HarpWeek Home | About HarpWeek | Contact | Discussion

1700's | 1800-1809 | 1810-1819 | 1820-1829 | 1830-1835 | 1836-1839 | 1840-1843 | 1844-1845 | 1846-1849 | 1850-1855
1856-1859 | 1860 | 1861 | 1862 | 1863 | 1864 | 1865 | 1866-1870 | 1871-1876
<See a full text list of these Prints>

Current Print >> 42 of 60:  1844

<Back | Political Prints Home | Next>


THE MASKED BATTERY or LOCO-FOCO STRATEGY.

Click for image enlargement
Another commentary on the Texas question (see "Texas Coming In," no. 1844-28), illustrating Democratic campaign strategy as advanced by Andrew Jackson. The idea of the annexation of Texas, repudiated by many of the early presidential candidates in the field, including Henry Clay and Martin Van Buren, was embraced by Democratic nominee James K. Polk. As the campaign developed the Texas question became an important issue. The artist shows it to be a decisive weapon for the Democrats against Clay and his pro-Bank platform.

The "masked battery" is a large cannon fired by Polk and the diminutive Democratic senator from Mississippi Robert J. Walker. Walker's February letter defending annexation had brought the Texas issue to the fore in the campaign. The cannon has been "masked" or hidden from the Whigs on the left by two rows of knights, among whom are Van Buren and Calhoun (carrying flags of their respective states, New York and South Carolina) and John Tyler and Richard M. Johnson.

In a balloon above the scene appear Andrew Jackson's "General Orders" on the campaign strategy: "Let the enemy expend their fire on the veteran candidates in Armor [Van Buren, Calhoun, et al], drawn up before the Battery so as to hide it perfectly. Then, when the enemy is prepared to charge, open suddenly to the right and left in double quick time, and let go the big Gun charged with Texas."

Polk, lighting the charge, says "Alas poor Harry! You should not have stood by that Bank and opposed our younger sister State who asks our help."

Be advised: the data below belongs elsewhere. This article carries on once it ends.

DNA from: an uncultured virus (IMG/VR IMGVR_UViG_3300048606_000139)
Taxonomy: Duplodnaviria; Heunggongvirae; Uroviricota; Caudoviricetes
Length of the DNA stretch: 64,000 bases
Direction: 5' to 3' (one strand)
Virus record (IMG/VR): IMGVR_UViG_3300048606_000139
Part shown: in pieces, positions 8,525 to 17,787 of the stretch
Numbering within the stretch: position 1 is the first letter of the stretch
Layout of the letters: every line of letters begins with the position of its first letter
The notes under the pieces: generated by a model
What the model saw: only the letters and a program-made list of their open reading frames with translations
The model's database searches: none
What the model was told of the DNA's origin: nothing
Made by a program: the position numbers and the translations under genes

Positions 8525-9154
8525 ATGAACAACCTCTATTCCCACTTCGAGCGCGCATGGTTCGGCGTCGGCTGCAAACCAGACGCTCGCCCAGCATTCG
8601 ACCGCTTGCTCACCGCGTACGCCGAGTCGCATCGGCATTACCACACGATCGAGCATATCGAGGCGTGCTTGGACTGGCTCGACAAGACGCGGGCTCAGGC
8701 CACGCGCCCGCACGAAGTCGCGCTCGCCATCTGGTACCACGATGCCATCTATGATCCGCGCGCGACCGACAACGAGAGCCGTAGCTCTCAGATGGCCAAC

At left, Henry Clay, Daniel Webster, and other Whigs are felled by the "Texas" cannonball. Clay is knocked into a column of the U.S. Bank, which breaks and topples the building.

Clay: "Oh! who would have thought that behind those leaders they had a commander-in-chief & a masked battery, with my old enemy [i.e., Polk] I d--d to H--l, on the Pensylvania avenue. How did he come here? I'm a gone coon!" Clay refers to his celebrated outburst against then-Speaker of the House Polk in 1838. (On this, see "Scene in Washington," no. 1838-16).

Clay's running-mate Theodore Frelinghuysen appears at the far left as a devil in clerical robes, weighed down by an immense "Bag of lies about the Loco Foco Candidates not yet paid for." He says, "The main pillar of the Bank broken! who is now to pay me for all the lies I had stored up in Washington against the Loco Foco candidates? It is too late to make up any about Polk & Dallas, & I shall never be paid unless I take my men on whom the Bank is falling."

Click for image enlargement


1700's | 1800-1809 | 1810-1819 | 1820-1829 | 1830-1835 | 1836-1839 | 1840-1843 | 1844-1845 | 1846-1849 | 1850-1855
1856-1859 | 1860 | 1861 | 1862 | 1863 | 1864 | 1865 | 1866-1870 | 1871-1876
<See a full text list of these Prints>

Current Print >> 42 of 60:  1844

<Back | Political Prints Home | Next>


Website design 2010 HarpWeek, LLC
All Content 1998-2010 HarpWeek, LLC
Please submit questions to webmaster@harpweek.com